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OL coach Bedenbaugh kicks up the intensity


By Drew Rubenstein

The Dominion Post, Morgantown, W.Va.


April 12--There are no guessing games with first-year WVU offensive line coach Bill Bedenbaugh.

WVU's football players know when they're practicing at the level he expects, and they know when they're not.

"He's hard-edge and he's very vocal," WVU senior offensive lineman Josh Jenkins said. "He lets you know when you're playing soft, he lets you know when you're playing good, and he's a good teacher."

He's also intense. Almost to the point of being intimidating.

"He's got some crazy eyes," WVU center Joe Madsen said of the fiery wide-eyed stare he gets from his position coach when drills aren't going well. "It's weird because he'll scream, and then all of a sudden he'll go back to coaching. It's like, 'OK, are you mad or are you not mad now?' "

It's a balancing act that WVU's coaches and players agree Bedenbaugh handles well. He's trying to restructure the approach of WVU's offensive line while conducting spring drills without the services of two returning starters -- Don Barclay and Jeff Braun, who both had offseason shoulder surgeries.

WVU offensive coordinator Dana Holgorsen played at Iowa Wesleyan with Bedenbaugh, and the two later coached at Texas Tech together. Now that they're reunited, Holgorsen said Bedenbaugh has the ability to be animated and collected in shorter spurts to get the most out of his players.

"I think that's a quality every good coach has," Holgorsen said. "You've got to be able to be intense and get after them and get their attention. If you're Mr. Nice Guy all the time, they're going to walk all over you. 1/8But3/8 if you're so intense you lose your wits about you and you're not paying attention to what's going on, then you have a problem. So you've got to be able to remain calm and focused and see what's happening. You also have to be able to get their attention if you need to."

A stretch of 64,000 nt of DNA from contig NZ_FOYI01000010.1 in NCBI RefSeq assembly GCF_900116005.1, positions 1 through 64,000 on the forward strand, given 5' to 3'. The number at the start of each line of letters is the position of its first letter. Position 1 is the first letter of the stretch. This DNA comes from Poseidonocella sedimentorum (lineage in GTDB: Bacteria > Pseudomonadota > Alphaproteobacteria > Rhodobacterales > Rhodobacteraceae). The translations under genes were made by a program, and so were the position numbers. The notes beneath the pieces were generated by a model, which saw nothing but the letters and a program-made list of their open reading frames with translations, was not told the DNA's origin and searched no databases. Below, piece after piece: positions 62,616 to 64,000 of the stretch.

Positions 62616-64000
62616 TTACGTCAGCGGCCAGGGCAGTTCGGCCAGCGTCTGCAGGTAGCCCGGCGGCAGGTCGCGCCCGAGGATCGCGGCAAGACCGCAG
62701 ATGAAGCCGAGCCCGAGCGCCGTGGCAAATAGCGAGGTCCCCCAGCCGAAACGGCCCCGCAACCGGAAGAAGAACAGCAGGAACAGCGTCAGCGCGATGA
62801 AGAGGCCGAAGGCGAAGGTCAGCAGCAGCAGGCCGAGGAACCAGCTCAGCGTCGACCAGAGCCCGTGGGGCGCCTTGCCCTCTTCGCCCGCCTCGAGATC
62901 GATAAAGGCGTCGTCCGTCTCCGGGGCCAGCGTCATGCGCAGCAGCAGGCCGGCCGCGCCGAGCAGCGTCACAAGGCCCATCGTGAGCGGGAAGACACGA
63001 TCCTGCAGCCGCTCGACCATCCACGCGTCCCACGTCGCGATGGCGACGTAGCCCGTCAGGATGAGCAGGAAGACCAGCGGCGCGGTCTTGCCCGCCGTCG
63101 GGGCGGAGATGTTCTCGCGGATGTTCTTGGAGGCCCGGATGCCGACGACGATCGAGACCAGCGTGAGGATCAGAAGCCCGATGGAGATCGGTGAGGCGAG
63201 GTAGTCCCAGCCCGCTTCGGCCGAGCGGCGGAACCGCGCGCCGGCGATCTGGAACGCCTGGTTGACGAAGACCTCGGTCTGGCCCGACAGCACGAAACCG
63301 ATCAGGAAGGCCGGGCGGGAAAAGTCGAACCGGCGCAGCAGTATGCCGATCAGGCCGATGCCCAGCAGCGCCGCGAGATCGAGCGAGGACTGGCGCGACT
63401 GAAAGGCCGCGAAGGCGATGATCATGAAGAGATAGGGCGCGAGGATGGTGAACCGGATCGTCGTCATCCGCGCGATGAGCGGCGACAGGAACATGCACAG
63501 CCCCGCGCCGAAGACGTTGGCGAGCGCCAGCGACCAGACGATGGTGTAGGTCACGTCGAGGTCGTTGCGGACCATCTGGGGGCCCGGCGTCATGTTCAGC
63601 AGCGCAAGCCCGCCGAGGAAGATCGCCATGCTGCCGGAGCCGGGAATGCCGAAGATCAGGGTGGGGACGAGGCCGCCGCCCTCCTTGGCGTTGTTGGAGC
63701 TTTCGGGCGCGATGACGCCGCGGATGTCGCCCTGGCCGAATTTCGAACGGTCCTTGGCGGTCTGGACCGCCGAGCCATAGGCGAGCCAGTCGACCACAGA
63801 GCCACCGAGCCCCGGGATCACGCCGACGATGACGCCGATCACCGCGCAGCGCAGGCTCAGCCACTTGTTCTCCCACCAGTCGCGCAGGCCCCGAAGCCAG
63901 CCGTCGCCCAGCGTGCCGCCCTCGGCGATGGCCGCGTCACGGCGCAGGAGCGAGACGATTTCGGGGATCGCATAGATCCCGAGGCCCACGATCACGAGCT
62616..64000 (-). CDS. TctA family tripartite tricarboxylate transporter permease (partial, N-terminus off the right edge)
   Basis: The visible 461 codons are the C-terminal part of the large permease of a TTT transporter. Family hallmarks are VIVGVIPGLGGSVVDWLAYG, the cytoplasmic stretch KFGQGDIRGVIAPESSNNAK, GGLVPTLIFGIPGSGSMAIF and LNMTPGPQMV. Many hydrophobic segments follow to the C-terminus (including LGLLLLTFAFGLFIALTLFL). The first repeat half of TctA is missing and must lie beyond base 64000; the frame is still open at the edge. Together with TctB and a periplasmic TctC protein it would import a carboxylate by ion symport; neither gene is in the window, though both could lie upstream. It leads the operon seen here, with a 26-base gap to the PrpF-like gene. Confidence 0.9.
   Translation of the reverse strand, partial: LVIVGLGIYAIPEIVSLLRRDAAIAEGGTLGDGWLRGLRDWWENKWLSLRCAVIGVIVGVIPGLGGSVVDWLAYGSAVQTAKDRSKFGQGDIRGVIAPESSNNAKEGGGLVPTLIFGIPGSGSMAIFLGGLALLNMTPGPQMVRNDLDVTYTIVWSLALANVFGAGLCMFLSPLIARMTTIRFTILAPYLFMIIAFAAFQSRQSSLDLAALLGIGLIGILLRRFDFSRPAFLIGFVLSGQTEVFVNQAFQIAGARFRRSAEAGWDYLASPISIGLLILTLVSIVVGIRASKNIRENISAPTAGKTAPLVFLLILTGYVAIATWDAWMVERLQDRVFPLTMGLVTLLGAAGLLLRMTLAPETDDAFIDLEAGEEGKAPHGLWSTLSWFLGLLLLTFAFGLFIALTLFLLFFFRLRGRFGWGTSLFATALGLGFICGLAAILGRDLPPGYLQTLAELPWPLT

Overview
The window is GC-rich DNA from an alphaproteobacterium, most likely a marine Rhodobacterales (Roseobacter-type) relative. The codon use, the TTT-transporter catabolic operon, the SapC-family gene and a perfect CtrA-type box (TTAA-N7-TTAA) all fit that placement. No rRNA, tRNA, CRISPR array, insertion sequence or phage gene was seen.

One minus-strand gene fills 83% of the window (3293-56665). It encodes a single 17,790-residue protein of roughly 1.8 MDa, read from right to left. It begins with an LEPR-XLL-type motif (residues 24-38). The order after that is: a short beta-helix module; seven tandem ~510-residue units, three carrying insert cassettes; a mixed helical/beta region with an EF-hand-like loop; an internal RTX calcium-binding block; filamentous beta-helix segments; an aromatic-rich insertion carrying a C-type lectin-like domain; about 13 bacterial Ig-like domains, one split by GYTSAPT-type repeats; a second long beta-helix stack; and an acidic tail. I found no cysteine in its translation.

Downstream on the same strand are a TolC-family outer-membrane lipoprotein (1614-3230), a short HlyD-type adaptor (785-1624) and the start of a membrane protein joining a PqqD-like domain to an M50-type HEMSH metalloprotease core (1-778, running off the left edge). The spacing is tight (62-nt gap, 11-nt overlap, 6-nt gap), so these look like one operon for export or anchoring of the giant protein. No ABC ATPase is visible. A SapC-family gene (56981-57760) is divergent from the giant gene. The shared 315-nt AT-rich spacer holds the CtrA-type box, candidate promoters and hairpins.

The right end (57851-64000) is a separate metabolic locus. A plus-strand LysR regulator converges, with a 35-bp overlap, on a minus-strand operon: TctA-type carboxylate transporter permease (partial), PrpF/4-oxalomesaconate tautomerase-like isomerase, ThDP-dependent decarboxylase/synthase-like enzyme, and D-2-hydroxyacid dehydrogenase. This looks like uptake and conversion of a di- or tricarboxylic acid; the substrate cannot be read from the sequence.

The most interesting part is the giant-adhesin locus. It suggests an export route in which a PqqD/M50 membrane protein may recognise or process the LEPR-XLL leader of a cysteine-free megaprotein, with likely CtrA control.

WVU's offensive linemen have embraced the change in philosophy this spring because of its simplicity and effectiveness. Mad- sen said the plays the linemen are expected to execute have been reduced, which allows them to "not stutterstep" or wonder which defender to block, but rather "just kill them all."

Bedenbaugh said the system is easy to grasp because there are not many blocking schemes. Plays may look unique to fans and opposing teams, but the linemen's tasks will often remain the same.

"They hear this call, so they're blocking this way," said Bedenbaugh, who coached at Arizona the last four years. "Now it may be different guys getting the ball. If a receiver gets the ball, 1/8or3/8 a running back, 1/8or3/8 an inside receiver moves inside -- 1/8whoever3/8 we get the ball 1/8to3/8, we're blocking it the same way. It doesn't change who 1/8we3/8 are blocking, but to the defense it's a different play because someone else is getting the ball."

Jenkins knows that Holgorsen's last three offenses at Oklahoma State, Houston and Texas Tech have ranked in the top three nationally, at well over 500 yards per game. He's also been impressed with what Bedenbaugh has accomplished at previous stops. Although the Mountaineers are just six practices in with the new offensive staff, Jenkins believes the changes will pay off when the season begins in September.

"Change is tough, but change is also necessary sometimes and it's just nice that everyone stayed together and everyone is buying in," Jenkins said. "Everyone is excited about getting better and that's what makes a good team."


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